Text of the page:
One way to get a new country is to celebrate its holidays, so I count myself lucky to have been here during September to celebrate Fiestas Patrias in Chile. Also known as ‘el dieciocho’ (the 18th), Fiestas Patrias is the celebrations of Chile’s independence from the Spanish empire. The 18th commemorates the beginning of the independence process, and the 19th is the Armed Forces Day. If the holidays happen to fall in the middle of the week, the celebrations often extend for whole week. Sadly, this year the 18th was a Sunday, so we only scored a 3 day weekend.
One thing to note about Fiestas Patrias is that suddenly there are Chilean flags are everywhere. You don’t normally see so many flags in Chile, or in Santiago at least, but from the 1st of September they are absolutely everywhere. Not only flags, but also typical Chilean dress. We visited a winery on the 2nd and every staff member was dressed up, apparently for the whole month. Same goes for supermarkets. Its very cute, although I’m sure the novelty wears off pretty quickly for the staff.
Fiestas Patrias is typically celebrated through asados, which are barbecues. The weather had suddenly improved; we were barely into spring but already it was 26 degrees every day. The weather had been making me miss Australia, and I was definitely hanging out for a barbecue and drinking in the sunshine. As luck would have it, that is basically what dieciocho is. On one of the days of the long weekend we hosted an asado at my house, with all of my housemates of varying nationalities and their friends. Everyone brought drinks and meat for the barbecue, and we hung out in the garden, grilling the meat and sharing it all. (It’s worth noting here that I didn’t help to cook any of the meat, but I was constantly being brought more and more delicious things that everyone else was making and more than happy to share.)
Another essential aspect of Fiestas Patrias is the day drinking! Beers, as always, are cheap and plentiful, but terremotos are the drink of the weekend. They are made from pipeño blanco (a type of white wine), pineapple ice cream, and grenadine. Supposedly, they’re called terremotos (earthquakes) because the ground shakes when you stand up after just one. They are yummy and chilled and great for summer, but also super sweet. For me, the extreme sweetness makes me drink them really slowly, which is lovely for a chilled out day drink.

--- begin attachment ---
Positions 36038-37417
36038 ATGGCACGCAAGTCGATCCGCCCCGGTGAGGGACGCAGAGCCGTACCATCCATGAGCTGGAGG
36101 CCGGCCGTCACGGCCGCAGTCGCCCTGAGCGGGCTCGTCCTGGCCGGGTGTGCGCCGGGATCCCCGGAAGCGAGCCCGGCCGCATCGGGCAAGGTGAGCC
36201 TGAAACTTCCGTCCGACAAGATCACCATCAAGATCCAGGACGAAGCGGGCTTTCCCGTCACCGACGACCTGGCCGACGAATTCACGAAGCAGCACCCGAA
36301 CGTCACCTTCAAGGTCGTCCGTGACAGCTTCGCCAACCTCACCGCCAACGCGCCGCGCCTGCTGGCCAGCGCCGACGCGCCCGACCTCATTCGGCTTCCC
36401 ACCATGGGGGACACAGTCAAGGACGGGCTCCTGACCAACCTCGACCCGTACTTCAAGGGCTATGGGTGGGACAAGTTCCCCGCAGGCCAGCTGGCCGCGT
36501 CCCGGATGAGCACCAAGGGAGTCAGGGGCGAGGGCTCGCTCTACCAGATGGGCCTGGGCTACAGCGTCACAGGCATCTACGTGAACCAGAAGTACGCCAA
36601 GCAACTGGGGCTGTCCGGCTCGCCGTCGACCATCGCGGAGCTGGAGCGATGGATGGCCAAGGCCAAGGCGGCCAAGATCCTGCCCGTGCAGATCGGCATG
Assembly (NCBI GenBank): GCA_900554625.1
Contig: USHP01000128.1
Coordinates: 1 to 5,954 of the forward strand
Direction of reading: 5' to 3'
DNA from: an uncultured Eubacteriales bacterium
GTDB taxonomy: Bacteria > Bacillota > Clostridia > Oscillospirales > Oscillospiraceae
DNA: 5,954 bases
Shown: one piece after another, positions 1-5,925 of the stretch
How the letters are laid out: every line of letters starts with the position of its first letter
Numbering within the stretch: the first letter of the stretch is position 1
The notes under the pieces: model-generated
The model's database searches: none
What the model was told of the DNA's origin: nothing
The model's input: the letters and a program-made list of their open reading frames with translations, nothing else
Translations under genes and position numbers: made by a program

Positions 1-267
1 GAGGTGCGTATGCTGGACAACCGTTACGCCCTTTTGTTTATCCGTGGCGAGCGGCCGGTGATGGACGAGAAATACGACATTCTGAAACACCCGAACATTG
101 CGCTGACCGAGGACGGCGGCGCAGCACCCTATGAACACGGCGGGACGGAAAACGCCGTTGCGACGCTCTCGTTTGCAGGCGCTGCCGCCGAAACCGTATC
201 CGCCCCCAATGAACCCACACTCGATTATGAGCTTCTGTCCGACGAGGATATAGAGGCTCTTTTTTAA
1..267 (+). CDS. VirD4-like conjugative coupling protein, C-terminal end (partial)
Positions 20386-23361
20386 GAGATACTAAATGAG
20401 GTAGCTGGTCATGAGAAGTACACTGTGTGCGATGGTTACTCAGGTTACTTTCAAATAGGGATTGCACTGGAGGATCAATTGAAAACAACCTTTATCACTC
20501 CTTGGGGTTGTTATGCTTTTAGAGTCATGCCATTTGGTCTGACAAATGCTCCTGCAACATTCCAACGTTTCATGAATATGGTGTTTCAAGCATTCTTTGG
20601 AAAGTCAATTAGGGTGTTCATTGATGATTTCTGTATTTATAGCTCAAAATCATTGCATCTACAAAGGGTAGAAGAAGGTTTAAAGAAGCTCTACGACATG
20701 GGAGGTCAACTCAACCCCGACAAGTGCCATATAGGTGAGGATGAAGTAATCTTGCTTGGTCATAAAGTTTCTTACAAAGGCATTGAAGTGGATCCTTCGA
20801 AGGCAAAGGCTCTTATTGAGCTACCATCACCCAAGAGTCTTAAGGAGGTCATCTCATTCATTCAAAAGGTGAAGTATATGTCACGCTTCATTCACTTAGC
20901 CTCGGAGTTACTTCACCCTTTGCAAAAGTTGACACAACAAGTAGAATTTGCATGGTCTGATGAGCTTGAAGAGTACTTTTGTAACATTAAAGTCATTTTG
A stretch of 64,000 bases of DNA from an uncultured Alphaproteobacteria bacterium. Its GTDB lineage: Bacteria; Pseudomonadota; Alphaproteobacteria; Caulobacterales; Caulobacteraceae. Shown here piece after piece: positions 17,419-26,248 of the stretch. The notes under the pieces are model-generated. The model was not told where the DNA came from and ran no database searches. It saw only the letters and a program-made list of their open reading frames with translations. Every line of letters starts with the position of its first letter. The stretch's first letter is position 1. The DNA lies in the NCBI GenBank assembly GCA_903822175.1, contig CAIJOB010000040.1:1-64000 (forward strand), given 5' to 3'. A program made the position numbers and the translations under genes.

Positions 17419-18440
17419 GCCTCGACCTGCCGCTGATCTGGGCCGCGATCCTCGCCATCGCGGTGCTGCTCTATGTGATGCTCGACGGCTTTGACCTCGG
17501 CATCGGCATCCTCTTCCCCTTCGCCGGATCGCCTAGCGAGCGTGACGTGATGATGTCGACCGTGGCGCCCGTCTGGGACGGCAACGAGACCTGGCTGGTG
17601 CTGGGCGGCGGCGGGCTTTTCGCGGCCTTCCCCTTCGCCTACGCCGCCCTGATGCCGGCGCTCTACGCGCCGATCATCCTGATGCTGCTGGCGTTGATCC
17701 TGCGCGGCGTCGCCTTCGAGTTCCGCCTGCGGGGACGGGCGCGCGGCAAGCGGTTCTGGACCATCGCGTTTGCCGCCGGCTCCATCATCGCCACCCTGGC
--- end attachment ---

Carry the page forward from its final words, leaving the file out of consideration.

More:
We spent the first day of the long weekend at my house, and then moved to another asado at a friend’s house in the evening. His party was on the rooftop terrace looking over the city. Santiago isn’t the prettiest city in the world but when its all lit up the view is beautiful, with the hills and the lights. My friends sat on the edge of the terrace – on the 26th floor, scaring the crap out of me – and we looked out at the city and the moon and the fireworks. It was a lovely warm evening with good food and good people.
I hung out with internationals basically all weekend, but Fiestas Patrias in Chile is a more personal celebration than other independence days elsewhere. It is a time for family and friends and parties at home, and that’s what we embraced on Saturday.
The next day we moved on from asados onto the other great tradition of dieciocho – fondas. These are basically huge fairs held in public parks during Fiestas Patrias, and they kind of remind me of English fetes during summer. During the day we went to Parque Ines de Suarez for a family friendly fonda. We sought out any and all free samples (the flavored wine guy was more than happy to keep refilling our glass), ate traditional Chilean empanadas on the grass, strolled through the markets, and joined in on some children’s games.
Another essential aspect of Fiestas Patrias is the national dance, the cueca. The dance is a reenactment of the courting ritual between a rooster and a chicken, and involves a lot of clapping and stomping and waving of a handkerchief. It is performed widely during the Fiestas Patrias weekend, at parties and schools and at fondas. At the fonda we attended there was a big tent, a live band, and lots of partners on the dance floor. This wasn’t professionals putting on a show, but rather Chileans celebrating their national dance together and having fun. What really interested me was the variety of people getting involved; this isn’t a dying tradition, it’s something that every Chilean gets involved in. The dance floor featured kids and teenagers alongside old couples, and people who clearly know how to dance alongside people just having fun.
In the evening we moved on to Parque O’Higgins, the biggest fonda in Santiago. This one was a lot less family friendly, and more like a big festival. We bought overpriced chips and went to a concert for a Chilean band we didn’t know, and danced along like we knew the words. We drank more terremotos, and happily accepted when they offered to add more liquor (rum or vodka) and asked whether we wanted lots or a little (we chose a lot). When the concert finished we went in search of more music, and ended up in one of the makeshift bars where the tables had been moved to make room to dance.
We danced until we knew the fonda was about to end, then made our way out so we wouldn’t get crushed in the crowds.
Fiestas Patrias was such a good weekend, probably the best weekend I’ve had staying in the city of Santiago. Although a lot of friends travelled to other towns for the holiday, I loved the experience of celebrating a national holiday in the country’s capital. It was a weekend of good food, good drinks, good parties, and good people. I loved the experience of getting involved in Chilean culture, and celebrating a holiday that is so important to Chilean people.
CHI – CHI- CHI LE – LE – LE VIVA CHILE
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